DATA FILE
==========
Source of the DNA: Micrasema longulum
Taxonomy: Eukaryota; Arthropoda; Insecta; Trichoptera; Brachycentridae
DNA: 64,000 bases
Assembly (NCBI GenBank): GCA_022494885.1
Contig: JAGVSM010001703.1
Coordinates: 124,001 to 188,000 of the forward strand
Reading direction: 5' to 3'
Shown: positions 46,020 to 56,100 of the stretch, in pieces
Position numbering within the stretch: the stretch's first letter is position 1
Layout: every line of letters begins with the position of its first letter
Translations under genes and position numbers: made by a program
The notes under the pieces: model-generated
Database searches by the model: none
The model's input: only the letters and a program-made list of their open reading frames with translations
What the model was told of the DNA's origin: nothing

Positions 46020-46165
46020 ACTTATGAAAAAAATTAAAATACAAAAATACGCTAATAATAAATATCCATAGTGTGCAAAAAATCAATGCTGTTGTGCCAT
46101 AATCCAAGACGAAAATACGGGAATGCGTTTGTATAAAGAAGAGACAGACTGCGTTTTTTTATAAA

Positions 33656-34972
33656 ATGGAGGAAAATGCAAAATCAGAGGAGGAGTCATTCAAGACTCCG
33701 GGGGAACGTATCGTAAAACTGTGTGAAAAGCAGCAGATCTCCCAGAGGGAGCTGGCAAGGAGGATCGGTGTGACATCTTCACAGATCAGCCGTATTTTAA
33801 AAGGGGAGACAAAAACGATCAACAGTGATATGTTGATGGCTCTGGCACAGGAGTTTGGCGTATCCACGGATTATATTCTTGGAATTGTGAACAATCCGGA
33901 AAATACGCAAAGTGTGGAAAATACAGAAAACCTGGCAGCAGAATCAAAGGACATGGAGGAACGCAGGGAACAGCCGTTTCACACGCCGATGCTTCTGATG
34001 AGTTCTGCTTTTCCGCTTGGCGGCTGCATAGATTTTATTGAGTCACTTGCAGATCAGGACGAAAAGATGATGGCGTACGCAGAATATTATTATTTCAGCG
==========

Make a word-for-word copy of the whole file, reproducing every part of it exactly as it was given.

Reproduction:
Source of the DNA: Micrasema longulum
Taxonomy: Eukaryota; Arthropoda; Insecta; Trichoptera; Brachycentridae
DNA: 64,000 bases
Assembly (NCBI GenBank): GCA_022494885.1
Contig: JAGVSM010001703.1
Coordinates: 124,001 to 188,000 of the forward strand
Reading direction: 5' to 3'
Shown: positions 46,020 to 56,100 of the stretch, in pieces
Position numbering within the stretch: the stretch's first letter is position 1
Layout: every line of letters begins with the position of its first letter
Translations under genes and position numbers: made by a program
The notes under the pieces: model-generated
Database searches by the model: none
The model's input: only the letters and a program-made list of their open reading frames with translations
What the model was told of the DNA's origin: nothing

Positions 46020-46165
46020 ACTTATGAAAAAAATTAAAATACAAAAATACGCTAATAATAAATATCCATAGTGTGCAAAAAATCAATGCTGTTGTGCCAT
46101 AATCCAAGACGAAAATACGGGAATGCGTTTGTATAAAGAAGAGACAGACTGCGTTTTTTTATAAA

Positions 33656-34972
33656 ATGGAGGAAAATGCAAAATCAGAGGAGGAGTCATTCAAGACTCCG
33701 GGGGAACGTATCGTAAAACTGTGTGAAAAGCAGCAGATCTCCCAGAGGGAGCTGGCAAGGAGGATCGGTGTGACATCTTCACAGATCAGCCGTATTTTAA
33801 AAGGGGAGACAAAAACGATCAACAGTGATATGTTGATGGCTCTGGCACAGGAGTTTGGCGTATCCACGGATTATATTCTTGGAATTGTGAACAATCCGGA
33901 AAATACGCAAAGTGTGGAAAATACAGAAAACCTGGCAGCAGAATCAAAGGACATGGAGGAACGCAGGGAACAGCCGTTTCACACGCCGATGCTTCTGATG
34001 AGTTCTGCTTTTCCGCTTGGCGGCTGCATAGATTTTATTGAGTCACTTGCAGATCAGGACGAAAAGATGATGGCGTACGCAGAATATTATTATTTCAGCG